Google is launching a new feature in the Chrome beta channel for Windows, Mac and Linux today that will make it easier — and safer — to let others use your computer.
Typically, when you give your laptop to somebody else, it’s pretty trivial for the other person to access your personal data, too. Now, the Chrome beta features a guest mode so you can keep your own data safe.
As a new user, you can either sign in as a guest and get a fresh browser without any personalization, or sign in with a Google account, which means all your settings, themes and bookmarks are synced, too. If that sounds a bit like Chrome OS, that’s probably because Google’s laptops feature the same kind of functionality.
The Chrome beta now highlights the current user in a small drop-down menu in the top right corner. From there, you can switch between users and start a new
porn incognito session.
One thing I noticed, though, was that even after I switched to the guest mode, I could still open up a new Chrome session and Chrome (at least on Windows) wouldn’t ask me for my password to sign in (likely because you aren’t actually signed out of your Google accounts). Your original browser window also stays open, so at least at this stage, it’s not the world’s most secure system.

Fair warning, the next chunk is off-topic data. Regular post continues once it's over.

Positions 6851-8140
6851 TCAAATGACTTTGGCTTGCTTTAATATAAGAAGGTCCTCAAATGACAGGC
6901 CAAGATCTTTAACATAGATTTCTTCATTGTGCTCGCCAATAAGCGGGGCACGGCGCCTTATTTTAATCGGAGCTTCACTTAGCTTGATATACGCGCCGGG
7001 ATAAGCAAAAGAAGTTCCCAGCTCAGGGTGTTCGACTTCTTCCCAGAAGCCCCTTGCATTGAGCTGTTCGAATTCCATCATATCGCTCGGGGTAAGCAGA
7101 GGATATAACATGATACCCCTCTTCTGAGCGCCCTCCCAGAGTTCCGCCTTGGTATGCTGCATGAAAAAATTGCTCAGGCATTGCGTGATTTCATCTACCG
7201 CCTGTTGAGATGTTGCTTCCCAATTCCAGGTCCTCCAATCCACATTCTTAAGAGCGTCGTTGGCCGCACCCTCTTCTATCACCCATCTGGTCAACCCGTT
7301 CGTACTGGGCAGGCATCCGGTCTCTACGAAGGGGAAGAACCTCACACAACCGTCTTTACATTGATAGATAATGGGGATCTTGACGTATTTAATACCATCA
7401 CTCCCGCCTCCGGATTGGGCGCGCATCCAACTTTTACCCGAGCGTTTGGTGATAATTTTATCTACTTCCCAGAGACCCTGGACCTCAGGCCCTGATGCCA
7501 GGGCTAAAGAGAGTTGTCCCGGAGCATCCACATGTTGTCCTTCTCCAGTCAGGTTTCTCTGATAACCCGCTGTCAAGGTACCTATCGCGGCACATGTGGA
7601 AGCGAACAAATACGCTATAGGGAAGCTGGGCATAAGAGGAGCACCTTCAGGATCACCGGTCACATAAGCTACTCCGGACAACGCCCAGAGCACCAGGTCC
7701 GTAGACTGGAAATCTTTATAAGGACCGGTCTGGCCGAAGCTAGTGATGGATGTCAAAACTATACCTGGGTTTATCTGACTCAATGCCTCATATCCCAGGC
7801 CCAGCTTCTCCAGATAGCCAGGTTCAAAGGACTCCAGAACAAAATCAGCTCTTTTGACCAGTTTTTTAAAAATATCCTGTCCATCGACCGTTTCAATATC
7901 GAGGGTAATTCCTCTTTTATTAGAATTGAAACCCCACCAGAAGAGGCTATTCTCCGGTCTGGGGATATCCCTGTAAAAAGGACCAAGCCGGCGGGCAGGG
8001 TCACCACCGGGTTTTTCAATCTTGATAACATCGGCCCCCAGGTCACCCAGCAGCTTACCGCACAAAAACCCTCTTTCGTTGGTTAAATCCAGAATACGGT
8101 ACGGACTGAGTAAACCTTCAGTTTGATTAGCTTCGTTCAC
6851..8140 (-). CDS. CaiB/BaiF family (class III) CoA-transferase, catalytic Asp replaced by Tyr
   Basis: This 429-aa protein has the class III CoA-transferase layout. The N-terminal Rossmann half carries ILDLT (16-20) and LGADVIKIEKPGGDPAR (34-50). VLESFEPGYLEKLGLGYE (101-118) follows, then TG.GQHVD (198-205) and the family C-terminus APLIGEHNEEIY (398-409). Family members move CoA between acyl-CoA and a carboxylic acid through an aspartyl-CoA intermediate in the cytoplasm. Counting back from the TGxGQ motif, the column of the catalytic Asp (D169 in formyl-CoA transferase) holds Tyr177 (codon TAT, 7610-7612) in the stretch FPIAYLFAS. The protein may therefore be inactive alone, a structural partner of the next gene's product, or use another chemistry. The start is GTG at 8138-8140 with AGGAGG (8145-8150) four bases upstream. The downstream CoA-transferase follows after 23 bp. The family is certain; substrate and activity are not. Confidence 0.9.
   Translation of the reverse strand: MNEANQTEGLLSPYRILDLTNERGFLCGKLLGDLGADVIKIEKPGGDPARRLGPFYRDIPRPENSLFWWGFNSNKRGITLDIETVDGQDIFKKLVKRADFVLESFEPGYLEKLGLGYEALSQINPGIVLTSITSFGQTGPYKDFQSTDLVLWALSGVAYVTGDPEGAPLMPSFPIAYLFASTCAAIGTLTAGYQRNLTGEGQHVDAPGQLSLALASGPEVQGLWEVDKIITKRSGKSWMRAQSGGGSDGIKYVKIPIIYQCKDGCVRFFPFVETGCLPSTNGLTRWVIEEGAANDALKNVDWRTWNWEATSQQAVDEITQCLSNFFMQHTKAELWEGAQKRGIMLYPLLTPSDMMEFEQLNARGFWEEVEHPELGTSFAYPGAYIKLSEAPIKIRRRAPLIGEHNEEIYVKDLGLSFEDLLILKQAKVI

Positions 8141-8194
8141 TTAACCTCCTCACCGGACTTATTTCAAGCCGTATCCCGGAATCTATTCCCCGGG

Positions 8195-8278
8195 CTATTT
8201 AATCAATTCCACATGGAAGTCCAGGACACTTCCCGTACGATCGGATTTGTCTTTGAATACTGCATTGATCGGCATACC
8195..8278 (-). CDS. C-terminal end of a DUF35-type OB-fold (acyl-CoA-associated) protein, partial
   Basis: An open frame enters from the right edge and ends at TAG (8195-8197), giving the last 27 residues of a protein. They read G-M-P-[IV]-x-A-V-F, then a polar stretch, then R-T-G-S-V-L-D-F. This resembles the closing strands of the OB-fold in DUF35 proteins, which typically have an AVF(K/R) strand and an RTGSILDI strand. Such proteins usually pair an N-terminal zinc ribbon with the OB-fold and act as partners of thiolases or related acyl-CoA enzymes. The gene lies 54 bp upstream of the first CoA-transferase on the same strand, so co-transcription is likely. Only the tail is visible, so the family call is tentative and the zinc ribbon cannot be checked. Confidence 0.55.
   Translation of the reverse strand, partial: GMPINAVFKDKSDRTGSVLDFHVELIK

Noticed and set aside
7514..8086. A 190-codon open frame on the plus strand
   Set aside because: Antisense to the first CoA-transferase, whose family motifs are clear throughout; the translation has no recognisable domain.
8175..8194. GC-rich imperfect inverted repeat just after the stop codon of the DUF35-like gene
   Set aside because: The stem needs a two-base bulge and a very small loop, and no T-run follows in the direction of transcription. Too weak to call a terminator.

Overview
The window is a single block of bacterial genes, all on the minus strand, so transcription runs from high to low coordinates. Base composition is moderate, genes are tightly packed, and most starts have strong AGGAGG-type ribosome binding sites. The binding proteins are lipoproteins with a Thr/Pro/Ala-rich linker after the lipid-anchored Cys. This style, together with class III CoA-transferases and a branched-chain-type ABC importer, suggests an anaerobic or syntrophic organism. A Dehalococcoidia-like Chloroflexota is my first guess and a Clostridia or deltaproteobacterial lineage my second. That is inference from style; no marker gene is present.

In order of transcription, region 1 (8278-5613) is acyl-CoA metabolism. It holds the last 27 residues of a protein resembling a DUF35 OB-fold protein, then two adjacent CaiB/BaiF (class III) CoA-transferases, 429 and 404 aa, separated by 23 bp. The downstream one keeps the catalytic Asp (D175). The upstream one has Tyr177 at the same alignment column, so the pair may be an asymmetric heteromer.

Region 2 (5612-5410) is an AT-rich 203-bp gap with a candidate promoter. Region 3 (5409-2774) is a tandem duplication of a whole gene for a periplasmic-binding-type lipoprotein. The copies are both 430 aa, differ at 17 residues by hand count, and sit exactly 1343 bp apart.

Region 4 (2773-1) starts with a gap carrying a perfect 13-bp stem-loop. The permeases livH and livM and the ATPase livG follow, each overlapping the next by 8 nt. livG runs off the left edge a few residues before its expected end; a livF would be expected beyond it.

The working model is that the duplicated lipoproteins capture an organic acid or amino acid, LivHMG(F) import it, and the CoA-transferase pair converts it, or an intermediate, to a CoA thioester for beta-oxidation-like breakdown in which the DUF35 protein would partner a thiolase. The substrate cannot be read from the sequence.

When you actually switch users, that new user will become the default user for this Chrome install and your signed-in guest won’t get access to your data.
You can switch to the Chrome beta channel here (and if you’re a Mac user, that also means switching to Google’s first 64-bit version of Chrome for your operating system).